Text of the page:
Is your child’s response to math lessons, “This is bogus! When am I going to use this stuff?”
The Life of Fred math books from Polka Dot Publishers will change your child’s mind and attitude toward math!
No other textbooks are like these! Each text is written in the style of a novel with a humorous story line. Instead of dry exposition and endless drill exercises, these books are filled with the fun and page-turning tales of Fred Gauss, a child prodigy math genius born on the western slopes of the Siberian mountains. During his hilarious adventures, he encounters every day math situations that call for solving mathematical problems.
Written by Dr. Stanley Schmidt with the intent to make math come alive with lots of humor, clear explanations, and silly illustrations that stick in the mind.
Prepare your child for fun math adventures with Fred Gauss! Order Life of Fred, by Polka Dot Publishers, from Curriculum Express, today!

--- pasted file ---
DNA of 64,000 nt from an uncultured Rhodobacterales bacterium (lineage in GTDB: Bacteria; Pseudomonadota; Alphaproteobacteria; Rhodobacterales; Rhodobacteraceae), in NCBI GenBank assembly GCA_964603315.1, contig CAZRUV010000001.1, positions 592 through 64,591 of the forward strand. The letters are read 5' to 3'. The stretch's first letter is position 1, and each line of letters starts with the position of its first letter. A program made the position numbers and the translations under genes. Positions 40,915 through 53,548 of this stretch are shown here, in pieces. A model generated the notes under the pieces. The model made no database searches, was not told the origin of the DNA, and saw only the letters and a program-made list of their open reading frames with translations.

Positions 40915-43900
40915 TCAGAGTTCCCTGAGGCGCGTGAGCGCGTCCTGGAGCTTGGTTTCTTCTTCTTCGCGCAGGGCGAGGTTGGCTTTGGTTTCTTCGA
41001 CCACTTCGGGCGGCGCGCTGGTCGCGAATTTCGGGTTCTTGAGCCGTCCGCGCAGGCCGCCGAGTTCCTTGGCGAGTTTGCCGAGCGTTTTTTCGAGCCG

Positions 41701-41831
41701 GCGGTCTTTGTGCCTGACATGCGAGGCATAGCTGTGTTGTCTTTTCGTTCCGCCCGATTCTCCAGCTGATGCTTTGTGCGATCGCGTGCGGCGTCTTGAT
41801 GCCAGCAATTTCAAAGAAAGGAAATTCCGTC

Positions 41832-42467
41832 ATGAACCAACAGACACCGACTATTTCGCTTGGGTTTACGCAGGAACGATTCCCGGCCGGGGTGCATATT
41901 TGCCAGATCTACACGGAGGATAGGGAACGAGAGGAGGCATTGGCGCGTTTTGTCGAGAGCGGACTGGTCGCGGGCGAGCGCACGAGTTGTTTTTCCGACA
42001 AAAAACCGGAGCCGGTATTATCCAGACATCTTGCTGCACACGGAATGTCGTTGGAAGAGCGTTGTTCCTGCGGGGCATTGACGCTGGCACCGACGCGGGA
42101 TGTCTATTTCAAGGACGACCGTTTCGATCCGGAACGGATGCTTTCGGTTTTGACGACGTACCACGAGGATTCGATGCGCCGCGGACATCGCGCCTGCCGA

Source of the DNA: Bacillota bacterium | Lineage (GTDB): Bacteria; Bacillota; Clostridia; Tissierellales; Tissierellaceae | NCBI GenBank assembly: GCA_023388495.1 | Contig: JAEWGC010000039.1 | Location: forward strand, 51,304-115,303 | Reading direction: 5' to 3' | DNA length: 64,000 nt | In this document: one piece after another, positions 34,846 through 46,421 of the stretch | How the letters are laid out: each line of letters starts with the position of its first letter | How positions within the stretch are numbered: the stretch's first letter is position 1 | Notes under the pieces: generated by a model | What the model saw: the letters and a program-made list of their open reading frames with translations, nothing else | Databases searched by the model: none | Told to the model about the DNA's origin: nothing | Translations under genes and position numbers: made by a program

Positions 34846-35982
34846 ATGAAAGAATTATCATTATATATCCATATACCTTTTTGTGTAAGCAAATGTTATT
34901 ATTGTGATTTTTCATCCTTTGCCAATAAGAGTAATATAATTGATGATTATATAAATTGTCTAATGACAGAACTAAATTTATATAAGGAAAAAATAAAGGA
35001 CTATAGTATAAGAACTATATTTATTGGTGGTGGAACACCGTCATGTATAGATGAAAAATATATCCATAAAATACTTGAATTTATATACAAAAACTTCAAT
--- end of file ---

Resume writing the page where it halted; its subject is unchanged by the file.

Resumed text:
Here is the fine print Life of Fred: Pre-Algebra 0 with Physics contains Numerals, Making models, Nineteen conversion factor problems, Area of a rectangle, Friction independent of speed, Constants of Proportionality, Exact speed of light, Continuous and discrete variables, Story of the meter, Pendulums, Oblate spheroids, Krypton vs. kryptonite, Square roots, Pilgrims in Massachusetts in 1620, Hard c and soft c, Normal forces, Coefficient of friction, Solving d = rt for r, How ducks pronounce mu, Graphing points, Ordered pairs, Why rocks stop falling, Hunch-conjecture-theory-law, Simultaneity doesn’t exist, Inductive and deductive reasoning, How fossils and astronomy are connected, Hooke’s law, Four ways to stretch a spring, Three meanings of plastic, Static vs. kinetic friction, Nine forms of energy, Energy Cards game, Calamari spaghetti, Poetry of Christina Rossetti, Most filmed spot in the world, Getting grass stains out of pants, Experimentally finding the coefficient of static friction without knowing the weight of the object, How you know you have a liver, Resolving a vector into its components, Addition of vectors, Similar triangles, Slope, Physicists think that there isn’t any work in holding a bowling ball, Kelvin temperature, Law of conservation of energy, Perpetual motion machines, Kilowatt-hours, Photosynthesis, Metric system, Gregorian calendar, Two ways to measure mass, Definition of pi, Inertia, Newton’s first and second laws, Why cramming doesn’t work well, Definition of pressure, Exponents, Density of neutron stars, Computing the mass of an iron atom, Cavalieri’s principle, Pressure at a given depth, Special glass in auto windshields, Buoyancy, Finding the volume of a desk lamp, 80-pound rubber ducky, Official rules of golf, Advantages of cerebrospinal fluid, Air has mass, Why 35-foot straws don’t work, You are alive because ice floats, Gedankenexperiments, How water fountains work, Elliptical constructions, Galvani and dead frogs that twitch, Birds sitting on high-voltage power lines, How to buy a cafe, Placing question marks at the end of a quotation, Schematic drawings in electrical circuits, Electrons per second in an ampere, Why we wear clothes on days ending in y, Ohm’s law, Batteries in series, Computing resistance in parallel circuits, Dangers of electricity—Thomas Merton, Museums in New York City, History of the atom: Democritus, Isaac Newton, Henri Becquerel, J. J. Thomson, Ernest Rutherford, Niels Bohr, Principal quantum number, Arnold Sommerfeld, Louis de Broglie, C. J. Divisson and L. H. Germer, Orbital quantum number, Orbital magnetic quantum number, Spin magnetic quantum number, Wolfgang Pauli, Werner Heisenberg, Paul Dirac, Carl David Anderson, Positron.
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